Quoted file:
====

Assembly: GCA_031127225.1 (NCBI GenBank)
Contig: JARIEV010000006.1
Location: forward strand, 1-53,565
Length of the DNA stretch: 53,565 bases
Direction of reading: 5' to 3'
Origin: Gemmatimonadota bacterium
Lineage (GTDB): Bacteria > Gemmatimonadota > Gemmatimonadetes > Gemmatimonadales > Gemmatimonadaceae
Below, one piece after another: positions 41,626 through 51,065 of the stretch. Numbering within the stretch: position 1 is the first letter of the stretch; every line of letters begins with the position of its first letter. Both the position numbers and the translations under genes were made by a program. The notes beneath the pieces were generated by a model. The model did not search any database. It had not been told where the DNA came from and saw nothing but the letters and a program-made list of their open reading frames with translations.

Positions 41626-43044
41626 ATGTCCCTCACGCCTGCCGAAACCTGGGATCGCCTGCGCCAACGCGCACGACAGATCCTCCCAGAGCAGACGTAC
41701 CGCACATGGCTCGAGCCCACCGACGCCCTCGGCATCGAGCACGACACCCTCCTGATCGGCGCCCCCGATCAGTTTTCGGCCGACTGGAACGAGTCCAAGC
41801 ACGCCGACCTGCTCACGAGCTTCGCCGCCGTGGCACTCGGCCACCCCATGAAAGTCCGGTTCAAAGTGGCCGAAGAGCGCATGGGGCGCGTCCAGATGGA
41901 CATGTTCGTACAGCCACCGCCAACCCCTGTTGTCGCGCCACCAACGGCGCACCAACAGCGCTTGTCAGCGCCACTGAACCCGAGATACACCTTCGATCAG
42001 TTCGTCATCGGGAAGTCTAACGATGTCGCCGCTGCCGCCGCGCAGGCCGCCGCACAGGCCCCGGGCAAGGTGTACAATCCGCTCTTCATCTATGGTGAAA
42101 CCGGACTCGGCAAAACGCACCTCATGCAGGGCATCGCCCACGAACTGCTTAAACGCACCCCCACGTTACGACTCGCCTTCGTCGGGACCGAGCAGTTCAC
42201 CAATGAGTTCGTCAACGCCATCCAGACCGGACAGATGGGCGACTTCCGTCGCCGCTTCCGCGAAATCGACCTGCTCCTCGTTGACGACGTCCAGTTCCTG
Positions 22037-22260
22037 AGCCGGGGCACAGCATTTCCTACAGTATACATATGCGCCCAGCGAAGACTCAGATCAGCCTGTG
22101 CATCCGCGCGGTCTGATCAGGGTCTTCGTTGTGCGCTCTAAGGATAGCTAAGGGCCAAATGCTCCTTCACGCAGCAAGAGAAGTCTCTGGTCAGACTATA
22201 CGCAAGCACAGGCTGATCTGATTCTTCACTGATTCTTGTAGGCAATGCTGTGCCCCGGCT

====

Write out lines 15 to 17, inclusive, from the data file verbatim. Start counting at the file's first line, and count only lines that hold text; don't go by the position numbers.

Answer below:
42101 CCGGACTCGGCAAAACGCACCTCATGCAGGGCATCGCCCACGAACTGCTTAAACGCACCCCCACGTTACGACTCGCCTTCGTCGGGACCGAGCAGTTCAC
42201 CAATGAGTTCGTCAACGCCATCCAGACCGGACAGATGGGCGACTTCCGTCGCCGCTTCCGCGAAATCGACCTGCTCCTCGTTGACGACGTCCAGTTCCTG
Positions 22037-22260